When Cruise sings "Dead or Alive" while strutting through a sparse rock club, screaming about his lonely life on the road, I finally realized what Bon Jovi had been singing about all these years; I never even liked that song until two nights ago. While Cruise doesn't hold a candle to the original artist, the sheer passionate angst of his performance ensures that I'll never be able to hear "Dead or Alive" again without thinking of Stacee Jaxx being virtually pulled down into a crowd of needy fans.
Shankman achieves a different effect later on when Jaxx nails Rolling Stone reporter Constance Sack (Malin Akerman) on a pool table, to the tune of "I Want to Know What Love Is". The scene turns the melodrama of Foreigner's ballad into a kinky, comedic metaphor: Satan personified conquers a headstrong, feminist fan in order to shut her up, but her probing questions about his flagging career and unquenchable appetite for distraction plant the seeds of redemption--even as he voraciously sniffs her panties on a pool table mid-verse.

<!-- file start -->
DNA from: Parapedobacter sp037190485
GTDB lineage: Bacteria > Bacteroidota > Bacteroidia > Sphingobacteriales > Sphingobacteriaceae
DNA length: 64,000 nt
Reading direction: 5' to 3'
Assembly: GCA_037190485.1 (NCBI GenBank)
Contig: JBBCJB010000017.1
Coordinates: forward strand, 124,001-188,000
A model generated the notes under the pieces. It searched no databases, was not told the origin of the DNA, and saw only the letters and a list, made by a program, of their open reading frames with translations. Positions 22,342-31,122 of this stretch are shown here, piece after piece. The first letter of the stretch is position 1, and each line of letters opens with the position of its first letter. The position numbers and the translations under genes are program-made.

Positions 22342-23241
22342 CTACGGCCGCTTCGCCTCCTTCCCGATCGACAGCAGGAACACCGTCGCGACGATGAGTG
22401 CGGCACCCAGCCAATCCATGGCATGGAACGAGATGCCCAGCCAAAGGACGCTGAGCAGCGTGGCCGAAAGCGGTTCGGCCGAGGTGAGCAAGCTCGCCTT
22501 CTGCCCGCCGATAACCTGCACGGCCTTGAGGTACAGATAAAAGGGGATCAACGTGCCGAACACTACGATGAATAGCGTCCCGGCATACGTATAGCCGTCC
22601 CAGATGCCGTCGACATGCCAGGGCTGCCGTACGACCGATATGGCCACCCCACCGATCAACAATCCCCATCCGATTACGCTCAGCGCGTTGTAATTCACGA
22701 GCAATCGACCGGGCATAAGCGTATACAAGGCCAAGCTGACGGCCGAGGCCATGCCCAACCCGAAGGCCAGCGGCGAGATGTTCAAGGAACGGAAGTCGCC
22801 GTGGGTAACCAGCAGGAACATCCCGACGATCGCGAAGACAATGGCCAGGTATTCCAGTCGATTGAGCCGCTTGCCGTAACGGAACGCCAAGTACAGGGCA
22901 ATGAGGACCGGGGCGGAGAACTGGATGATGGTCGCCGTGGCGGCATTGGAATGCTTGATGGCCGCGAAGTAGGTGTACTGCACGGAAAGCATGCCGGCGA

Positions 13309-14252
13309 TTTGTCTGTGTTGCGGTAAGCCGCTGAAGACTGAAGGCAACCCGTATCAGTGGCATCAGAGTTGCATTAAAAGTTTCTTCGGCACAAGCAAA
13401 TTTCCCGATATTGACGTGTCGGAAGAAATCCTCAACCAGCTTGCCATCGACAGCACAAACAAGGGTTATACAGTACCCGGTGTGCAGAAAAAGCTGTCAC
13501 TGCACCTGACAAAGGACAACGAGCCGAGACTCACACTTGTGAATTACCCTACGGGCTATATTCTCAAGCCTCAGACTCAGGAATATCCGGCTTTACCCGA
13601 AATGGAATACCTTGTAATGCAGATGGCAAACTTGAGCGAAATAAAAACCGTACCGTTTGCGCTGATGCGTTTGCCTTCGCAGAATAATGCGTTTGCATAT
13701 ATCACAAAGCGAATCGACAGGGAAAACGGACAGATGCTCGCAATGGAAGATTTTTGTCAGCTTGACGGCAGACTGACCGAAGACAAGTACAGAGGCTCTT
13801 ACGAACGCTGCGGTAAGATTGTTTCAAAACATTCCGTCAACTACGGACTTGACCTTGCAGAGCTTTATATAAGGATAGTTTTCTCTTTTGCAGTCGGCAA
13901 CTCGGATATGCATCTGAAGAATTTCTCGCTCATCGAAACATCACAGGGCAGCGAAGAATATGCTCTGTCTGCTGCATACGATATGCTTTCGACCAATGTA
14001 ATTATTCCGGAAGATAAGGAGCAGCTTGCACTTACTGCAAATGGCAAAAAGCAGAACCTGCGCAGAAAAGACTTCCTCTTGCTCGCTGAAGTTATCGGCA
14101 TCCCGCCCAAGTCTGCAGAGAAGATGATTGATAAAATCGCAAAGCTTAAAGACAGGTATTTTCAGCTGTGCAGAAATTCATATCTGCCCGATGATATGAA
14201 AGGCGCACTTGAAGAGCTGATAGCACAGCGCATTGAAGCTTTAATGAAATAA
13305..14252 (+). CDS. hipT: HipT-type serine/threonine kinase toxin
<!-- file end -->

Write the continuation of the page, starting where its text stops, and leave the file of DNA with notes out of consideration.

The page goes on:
Jaxx infects every inch of the film's lame purity, and there's a terrific, gradual meta-reveal in the form of his manager's character arc. Paul Giamatti plays the slimy Paul Gill, who we first believe to be an over-the-hill-but-clinging-to-hipness slave to Jaxx's ego. Later, we realize that Gill is, in fact, the dark overlord that the protesters should be worried about, keeping Jaxx and all his clients rich, doped-up, and busy enough not to realize how completely he's screwing them, financially.
When Gill sees The Bourbon Room's reaction to Drew's rock debut, he instantly descends on the boy with promises of fame and fortune--offerable on the condition that he forget about the dreamgirl with whom he's in the middle of a silly fight. Giamatti plays Gill not as a mustache-twirling villain, but as a simple purveyor of all the things kids claim that they want: everlasting, complete gratification and world-wide notoriety. He provides proof that he can deliver, and they sign on the dotted line; their surprise at his misdeeds could have been avoided by either reading the fine print or simply looking into his wide, beady eyes.
Jaxx's influence on the story wanes the farther it strays from him, but its odd effects are still recognizable. Following their argument, Drew and Sherie break up and quit the club. She takes a job as a stripper in a joint run by Mary J. Blige; he signs with Gill on the eve of hair-metal's demise. Sherie trades her jean jacket and tall hair for fishnets and incredible pole athletics; Drew becomes the fourth lead in a New Kids on the Block-style boy band, complete with puffy, bright-colored jackets and the sacrificing of his curly locks for a close-cropped Supercut.